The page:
I love this view of the ice-covered branches, sparkling in the sunlight.

Unless you’ve been living in a cave or on a remote island this week, you’ve heard about the huge snowstorm that swept the nation.  News stories abounded, showing endless reels of people who were worse off than you.  Ice, snow, trees crashing, roads impassable.

Well, this was our reality this week. 

The ice was the first to arrive, coating this rhododendron right outside the window.

Fortunately we had plenty of warning as we watched the storm roll up from Texas through the Ohio River Valley.  Watching hours of local weather predictors guess whether the front would stay upstate or come down our way. Where is the snow line?  Who will see sleet and ice?  It’s tiresome after awhile.

But we were a little nervous.  Ice on trees, add some wind, pop, there goes your electric for a few days.

My husband gets in pioneer mode.  Park the newer car in the garage.  Park the other vehicles away from the trees.  Make sure we have supplies in – milk, bread (I live with a guy who bakes), wine.  Check the oil lamps, the kerosene heater, the electronics are charged up as is the backup.  I spoke about this before in a previous blog.  We have a gas (propane) stove and hot water so no problem.  Can’t use the gas furnace or the wood furnace because there would be no electric to run the blowers.  But we do keep the wood fired up low to keep the pipes from freezing.

We were lucky this time.  First the ice, then some sleet, then some snow.  No wind.  No loss of power.  Just enjoy the peace inside with some books and the TV. 

View down the drive, with the late afternoon shadows. We didn’t really have any trouble getting out, especially after grading the driveway.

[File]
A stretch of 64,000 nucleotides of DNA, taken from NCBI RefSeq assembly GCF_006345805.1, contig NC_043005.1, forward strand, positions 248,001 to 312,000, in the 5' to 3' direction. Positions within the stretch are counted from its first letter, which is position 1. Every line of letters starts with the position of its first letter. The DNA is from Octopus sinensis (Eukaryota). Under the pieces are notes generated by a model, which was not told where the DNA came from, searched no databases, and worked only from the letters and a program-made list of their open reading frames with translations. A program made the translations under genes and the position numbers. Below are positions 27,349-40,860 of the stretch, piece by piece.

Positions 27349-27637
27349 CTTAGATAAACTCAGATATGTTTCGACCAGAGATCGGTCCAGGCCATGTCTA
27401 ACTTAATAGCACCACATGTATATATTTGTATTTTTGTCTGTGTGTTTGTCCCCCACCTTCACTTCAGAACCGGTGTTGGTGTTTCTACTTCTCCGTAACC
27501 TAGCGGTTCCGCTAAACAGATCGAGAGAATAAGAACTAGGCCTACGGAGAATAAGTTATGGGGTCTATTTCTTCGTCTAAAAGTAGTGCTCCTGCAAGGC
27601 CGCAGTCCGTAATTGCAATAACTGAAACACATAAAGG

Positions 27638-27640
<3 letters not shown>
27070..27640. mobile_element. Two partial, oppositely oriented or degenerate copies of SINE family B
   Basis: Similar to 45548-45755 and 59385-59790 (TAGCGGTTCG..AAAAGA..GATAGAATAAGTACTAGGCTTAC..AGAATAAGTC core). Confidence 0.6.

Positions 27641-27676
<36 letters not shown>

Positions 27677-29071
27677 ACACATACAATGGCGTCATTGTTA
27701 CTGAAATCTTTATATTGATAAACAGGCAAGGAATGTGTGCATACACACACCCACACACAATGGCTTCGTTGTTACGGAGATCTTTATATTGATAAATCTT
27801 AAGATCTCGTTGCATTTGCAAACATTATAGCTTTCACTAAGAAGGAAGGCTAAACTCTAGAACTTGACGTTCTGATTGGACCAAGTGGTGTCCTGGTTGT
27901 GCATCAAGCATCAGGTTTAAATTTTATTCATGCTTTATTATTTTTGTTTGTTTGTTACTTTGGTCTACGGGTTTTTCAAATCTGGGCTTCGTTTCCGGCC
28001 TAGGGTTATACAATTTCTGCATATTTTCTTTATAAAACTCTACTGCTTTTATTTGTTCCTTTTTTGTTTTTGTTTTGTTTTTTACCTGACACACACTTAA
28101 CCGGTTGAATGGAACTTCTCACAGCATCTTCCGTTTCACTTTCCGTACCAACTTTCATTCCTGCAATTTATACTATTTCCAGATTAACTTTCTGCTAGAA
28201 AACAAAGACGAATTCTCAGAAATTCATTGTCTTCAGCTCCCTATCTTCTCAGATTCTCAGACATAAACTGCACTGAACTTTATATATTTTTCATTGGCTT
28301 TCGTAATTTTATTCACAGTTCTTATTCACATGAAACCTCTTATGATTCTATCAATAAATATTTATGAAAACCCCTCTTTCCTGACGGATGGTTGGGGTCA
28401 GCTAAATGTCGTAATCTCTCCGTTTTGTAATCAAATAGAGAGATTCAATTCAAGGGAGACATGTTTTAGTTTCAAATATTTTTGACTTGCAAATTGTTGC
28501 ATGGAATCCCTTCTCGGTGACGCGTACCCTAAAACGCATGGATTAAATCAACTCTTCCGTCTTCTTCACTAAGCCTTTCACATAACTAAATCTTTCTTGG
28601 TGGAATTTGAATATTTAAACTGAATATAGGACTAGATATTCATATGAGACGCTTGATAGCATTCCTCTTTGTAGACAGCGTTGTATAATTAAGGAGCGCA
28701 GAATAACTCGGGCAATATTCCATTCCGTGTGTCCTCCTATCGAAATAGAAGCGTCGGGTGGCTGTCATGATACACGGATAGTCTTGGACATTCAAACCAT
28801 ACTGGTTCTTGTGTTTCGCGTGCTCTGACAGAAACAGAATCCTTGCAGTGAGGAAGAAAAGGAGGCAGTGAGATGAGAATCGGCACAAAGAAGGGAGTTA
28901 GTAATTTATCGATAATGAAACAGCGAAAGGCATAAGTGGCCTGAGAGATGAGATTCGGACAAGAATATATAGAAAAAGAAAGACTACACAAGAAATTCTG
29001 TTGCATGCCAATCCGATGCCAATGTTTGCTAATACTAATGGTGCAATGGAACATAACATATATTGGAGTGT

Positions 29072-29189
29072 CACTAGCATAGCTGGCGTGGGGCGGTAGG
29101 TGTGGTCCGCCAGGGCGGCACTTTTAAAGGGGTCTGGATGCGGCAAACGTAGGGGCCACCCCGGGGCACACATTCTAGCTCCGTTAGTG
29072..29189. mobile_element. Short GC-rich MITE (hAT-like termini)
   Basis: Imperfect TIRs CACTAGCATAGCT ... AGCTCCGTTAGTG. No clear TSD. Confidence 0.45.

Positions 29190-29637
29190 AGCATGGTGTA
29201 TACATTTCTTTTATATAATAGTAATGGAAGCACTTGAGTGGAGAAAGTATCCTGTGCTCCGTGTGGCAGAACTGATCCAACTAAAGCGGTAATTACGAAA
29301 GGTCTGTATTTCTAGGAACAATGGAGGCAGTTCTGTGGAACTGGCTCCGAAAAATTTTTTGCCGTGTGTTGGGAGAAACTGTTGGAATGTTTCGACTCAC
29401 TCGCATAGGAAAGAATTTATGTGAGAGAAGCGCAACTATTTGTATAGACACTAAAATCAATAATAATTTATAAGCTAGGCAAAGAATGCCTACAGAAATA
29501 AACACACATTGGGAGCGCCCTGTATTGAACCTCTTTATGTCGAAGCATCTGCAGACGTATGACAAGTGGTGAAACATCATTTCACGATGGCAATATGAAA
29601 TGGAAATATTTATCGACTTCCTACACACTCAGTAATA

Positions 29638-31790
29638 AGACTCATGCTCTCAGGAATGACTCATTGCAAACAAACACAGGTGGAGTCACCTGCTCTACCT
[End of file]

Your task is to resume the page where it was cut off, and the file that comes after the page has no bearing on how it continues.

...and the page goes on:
My husband and the neighbor got outside to grade the drive with their tractors.  I took a few walks with the dog.  The glittering ice on the trees was so beautiful, tinkling a bit with a little breeze.  Kept the birdfeeder filled.  We buy sunflower seeds in forty-pound bags. Now we’re listening to the giant thumps as the ice melts and slides off the roof.  The grandkids are over, taking more cooking lessons and playing with the toys that they don’t see every day.  Stomping and sliding outside with the dog. 

I hope you were able to find some good in the storm, even if it was just a little peaceful time to count your blessings. 

The birdfeed has been popular this week, normally with dozens of birds at a time. Cardinals, blue jays, woodpeckers, titmice, juncos, and more. We go through forty pounds of sunflower seeds pretty quickly.

4 responses to “Snowmageddon

  1. I enjoyed hearing about how you’ve weathered this storm and the photos and descriptions of life in another part of our country. I haven’t been in snow in I don’t know how long but it brings back pleasant memories from long ago.

    Liked by 1 person

    • I’m glad that I was able to spark some memories, Deborah. Fortunately, we only get a little storm like this infrequently, maybe once every three or four years. And now, with retirement, I don’t have to go anywhere anyway. But when I was working, it never stopped me, despite my twenty-five mile commute. Guess it was all the winter experience I had when I lived in Michigan.


  2. Glad you guys are OK.

    I love the picture of your drive … ought to be a painting! And I love it that wine is one of your husband’s essential supplies.

    Over here on the West side of the Rockies, we’ve had snow, bad roads, and frequently fog bringing low visibility since Christmas. But the power going out can be a whole different animal.

    Liked by 1 person

    • Fortunately the power didn’t go out but it’s always good to be prepared. And the wine would be for me. Heh heh. This is the most snow we’ve had in a few years but people around here panic. I don’t mind the snow so much but am not fond of driving on ice. The only time I ever spun out was on black ice heading to work in the morning. By the time I fetched a tow truck (before the age of cell phones), several other cars were off at the same place.
      Each area has its challenges. Fog isn’t too fun to drive in either.
      Take care, Jennifer.